Reformation Trust and Ligonier are making the ebook edition of Daniel Hyde’s Welcome to a Reformed Church: A Guide for Pilgrims for free during August.
A large part of the book’s content deals with reformed theological emphases, with about the final third devoted to describing the nature of a local church and its worship.
In this book Daniel Hyde sketches the historical roots of the Reformed churches, their scriptural and confessional basis, their key beliefs, and the ways in which those beliefs are put into practice. The result is a roadmap for those encountering the Reformed world for the first time and a primer for those who want to know more about their Reformed heritage.
This page at Ligonier has links to various formats.
The kindle edition is also currently listed for free at Amazon.
The Pastor’s Kid by Barnabas Piper received a bit of buzz when it came out a month or two ago.
Barnabas’ father is John Piper, hence the widespread interest, though he has a bit of a following of his own as well.
Apparently he’s had an up and down experience of life as a PK.
The book should be an interesting read.
You can get the Kindle edition free today only.
I got the link from Gospel eBooks.
The Only One Facing As Much Pressure As the Pastor is … The Pastor’s Kid
Dad may be following God’s call, but the Pastor’s kids (PKs) are just following mom and dad. Often to devastating results.
Barnabas Piper – son of Pastor and bestselling author John Piper – has experienced the challenges of being a PK first-hand. With empathy, humor, and personal stories, he addresses the pervasive assumptions, identity issues and accelerated scrutiny PKs face.
But more than just stating the problems – he shares the one thing a PK needs above all else (as do their pastor/father and church) is to live in true freedom and wholeness.
The digital age overtakes The Briefing.
At their website, Matthias Media announces that the next edition of The Briefing will be the last.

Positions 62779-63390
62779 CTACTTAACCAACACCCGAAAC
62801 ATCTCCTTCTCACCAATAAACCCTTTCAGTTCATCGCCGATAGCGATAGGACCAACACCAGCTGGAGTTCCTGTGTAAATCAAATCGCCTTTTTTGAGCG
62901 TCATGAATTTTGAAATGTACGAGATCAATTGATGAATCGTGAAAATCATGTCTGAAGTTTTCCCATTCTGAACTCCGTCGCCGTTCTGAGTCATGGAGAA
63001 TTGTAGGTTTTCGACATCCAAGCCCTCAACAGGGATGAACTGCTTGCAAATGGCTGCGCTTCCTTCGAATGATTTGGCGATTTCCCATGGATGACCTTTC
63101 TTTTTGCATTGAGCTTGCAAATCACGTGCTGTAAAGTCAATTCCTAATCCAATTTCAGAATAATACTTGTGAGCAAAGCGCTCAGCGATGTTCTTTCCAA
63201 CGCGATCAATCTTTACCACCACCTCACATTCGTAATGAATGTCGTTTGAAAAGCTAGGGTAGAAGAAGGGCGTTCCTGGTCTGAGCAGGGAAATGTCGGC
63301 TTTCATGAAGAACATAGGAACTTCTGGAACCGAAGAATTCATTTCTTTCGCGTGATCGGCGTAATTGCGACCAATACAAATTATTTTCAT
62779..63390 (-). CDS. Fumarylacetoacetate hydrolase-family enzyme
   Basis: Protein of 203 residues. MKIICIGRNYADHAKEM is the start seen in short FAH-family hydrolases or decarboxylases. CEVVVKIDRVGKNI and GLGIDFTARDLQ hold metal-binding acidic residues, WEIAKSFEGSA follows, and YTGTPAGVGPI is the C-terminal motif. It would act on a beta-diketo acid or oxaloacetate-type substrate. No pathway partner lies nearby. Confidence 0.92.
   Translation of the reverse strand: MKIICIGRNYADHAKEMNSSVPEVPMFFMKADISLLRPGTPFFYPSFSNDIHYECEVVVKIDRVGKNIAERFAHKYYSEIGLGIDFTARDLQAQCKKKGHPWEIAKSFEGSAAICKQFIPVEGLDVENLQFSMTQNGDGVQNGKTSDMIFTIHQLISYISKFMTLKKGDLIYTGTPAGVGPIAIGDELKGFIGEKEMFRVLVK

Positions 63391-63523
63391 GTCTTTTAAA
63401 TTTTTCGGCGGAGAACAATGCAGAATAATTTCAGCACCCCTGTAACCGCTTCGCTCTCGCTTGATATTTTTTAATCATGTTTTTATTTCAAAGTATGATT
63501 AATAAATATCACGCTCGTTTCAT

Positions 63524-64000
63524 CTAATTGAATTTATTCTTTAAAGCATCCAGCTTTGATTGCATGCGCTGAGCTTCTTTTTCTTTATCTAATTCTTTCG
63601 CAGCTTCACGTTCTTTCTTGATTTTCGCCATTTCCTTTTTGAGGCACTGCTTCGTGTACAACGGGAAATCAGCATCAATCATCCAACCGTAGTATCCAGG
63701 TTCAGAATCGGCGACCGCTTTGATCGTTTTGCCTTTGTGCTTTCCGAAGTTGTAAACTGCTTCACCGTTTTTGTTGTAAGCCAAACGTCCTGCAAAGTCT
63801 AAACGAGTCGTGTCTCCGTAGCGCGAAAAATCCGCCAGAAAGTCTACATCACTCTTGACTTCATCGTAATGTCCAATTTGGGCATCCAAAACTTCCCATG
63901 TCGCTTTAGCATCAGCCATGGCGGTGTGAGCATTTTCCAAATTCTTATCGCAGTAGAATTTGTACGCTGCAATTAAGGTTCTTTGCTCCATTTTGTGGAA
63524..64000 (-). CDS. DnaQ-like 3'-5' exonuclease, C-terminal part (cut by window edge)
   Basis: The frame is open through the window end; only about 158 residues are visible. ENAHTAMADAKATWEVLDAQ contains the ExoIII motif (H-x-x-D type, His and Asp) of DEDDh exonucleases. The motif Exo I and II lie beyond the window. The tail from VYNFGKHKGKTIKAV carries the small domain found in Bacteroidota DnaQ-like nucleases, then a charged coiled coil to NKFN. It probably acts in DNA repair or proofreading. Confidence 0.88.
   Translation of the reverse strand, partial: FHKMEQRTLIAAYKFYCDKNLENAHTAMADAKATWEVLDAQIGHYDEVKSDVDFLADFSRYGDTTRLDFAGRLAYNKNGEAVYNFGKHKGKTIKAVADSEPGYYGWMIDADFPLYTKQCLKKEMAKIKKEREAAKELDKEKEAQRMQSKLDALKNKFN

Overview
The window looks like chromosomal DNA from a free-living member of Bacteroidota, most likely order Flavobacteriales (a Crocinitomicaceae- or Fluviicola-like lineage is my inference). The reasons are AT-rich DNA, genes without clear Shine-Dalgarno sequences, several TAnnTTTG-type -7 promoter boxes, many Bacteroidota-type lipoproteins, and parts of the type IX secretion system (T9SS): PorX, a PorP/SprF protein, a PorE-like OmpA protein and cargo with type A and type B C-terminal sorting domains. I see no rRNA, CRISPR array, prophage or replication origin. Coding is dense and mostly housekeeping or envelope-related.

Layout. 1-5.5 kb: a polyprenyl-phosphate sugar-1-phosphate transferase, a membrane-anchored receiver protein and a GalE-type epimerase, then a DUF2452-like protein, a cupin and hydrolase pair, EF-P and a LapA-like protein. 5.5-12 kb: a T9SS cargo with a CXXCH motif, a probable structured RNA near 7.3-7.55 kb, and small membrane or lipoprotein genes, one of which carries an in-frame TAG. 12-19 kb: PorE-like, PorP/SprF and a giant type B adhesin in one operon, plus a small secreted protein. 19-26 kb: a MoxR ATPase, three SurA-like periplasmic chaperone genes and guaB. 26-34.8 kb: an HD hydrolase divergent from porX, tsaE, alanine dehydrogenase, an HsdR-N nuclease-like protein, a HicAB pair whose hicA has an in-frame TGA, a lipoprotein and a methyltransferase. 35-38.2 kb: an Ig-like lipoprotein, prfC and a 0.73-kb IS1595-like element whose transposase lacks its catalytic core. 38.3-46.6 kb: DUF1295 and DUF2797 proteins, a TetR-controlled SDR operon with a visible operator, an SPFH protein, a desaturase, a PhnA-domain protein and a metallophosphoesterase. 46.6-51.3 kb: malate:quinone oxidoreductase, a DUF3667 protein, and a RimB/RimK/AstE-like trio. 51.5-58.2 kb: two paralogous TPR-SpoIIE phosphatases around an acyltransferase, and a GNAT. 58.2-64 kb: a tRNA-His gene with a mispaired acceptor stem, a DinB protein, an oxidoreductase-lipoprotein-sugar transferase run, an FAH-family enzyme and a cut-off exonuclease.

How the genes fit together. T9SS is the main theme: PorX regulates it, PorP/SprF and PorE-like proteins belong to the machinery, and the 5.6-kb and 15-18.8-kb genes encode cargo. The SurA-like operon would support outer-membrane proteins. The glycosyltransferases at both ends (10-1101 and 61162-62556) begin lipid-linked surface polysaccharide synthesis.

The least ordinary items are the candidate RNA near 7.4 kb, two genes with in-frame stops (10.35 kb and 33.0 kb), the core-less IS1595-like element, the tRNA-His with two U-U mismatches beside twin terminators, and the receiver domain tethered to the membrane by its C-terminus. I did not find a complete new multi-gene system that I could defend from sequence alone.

I’ve been a subscriber since 1992 or so.
The advent of online material has diminished the effectiveness of what was initially a fortnightly bulletin of ‘brief’ articles, leading to its current form of a longer form magazine published every two months with the content also published on the website.
Though some of their emphases went in idiosyncratic directions, it was a helpful and practical resource.
Oh Our Lord And King was on the song list of the church I attended this morning.
(Back row, seat nearest the exit was specially reserved for me.)
When asking about this song the reply told me it ‘was an old one’.
I liked it.
Oh, our Lord and King, our praise to You we bring
There is no other rock but You
Seated high above, You are the One we love
This is our song of praise to You
You are the first and You’re the last
You are Sovereign;
All Your commands will always come to pass to give You glory!
Who is like You?
Who else is worthy of our praise?
We exalt You;
You reign in majesty and awesome splendour, King Forever!
Your steadfast love will never fail
You are faithful;
You are God and I will worship in Your courts forever
(Tag 3x “This is our song of praise to You”)
Alan Rose. ©1997 Kingsway’s Thankyou Music.
Heidelberg Catechism – Lord’s Day 35
Q. What does God require in the second commandment?
A. That we should not represent him or worship him in any other manner than he has commanded in his word.
Q. Should we, then, not make any images at all?
A. God cannot and should not be pictured in any way. As for creatures, although they may indeed be portrayed, God forbids making or having any likeness of them in order to worship them, or to use them to serve him.
Q. But may not pictures be tolerated in churches in place of books for unlearned people?
A. No, for we must not try to be wiser than God who does not want his people to be taught by means of lifeless idols, but through the living preaching of his Word.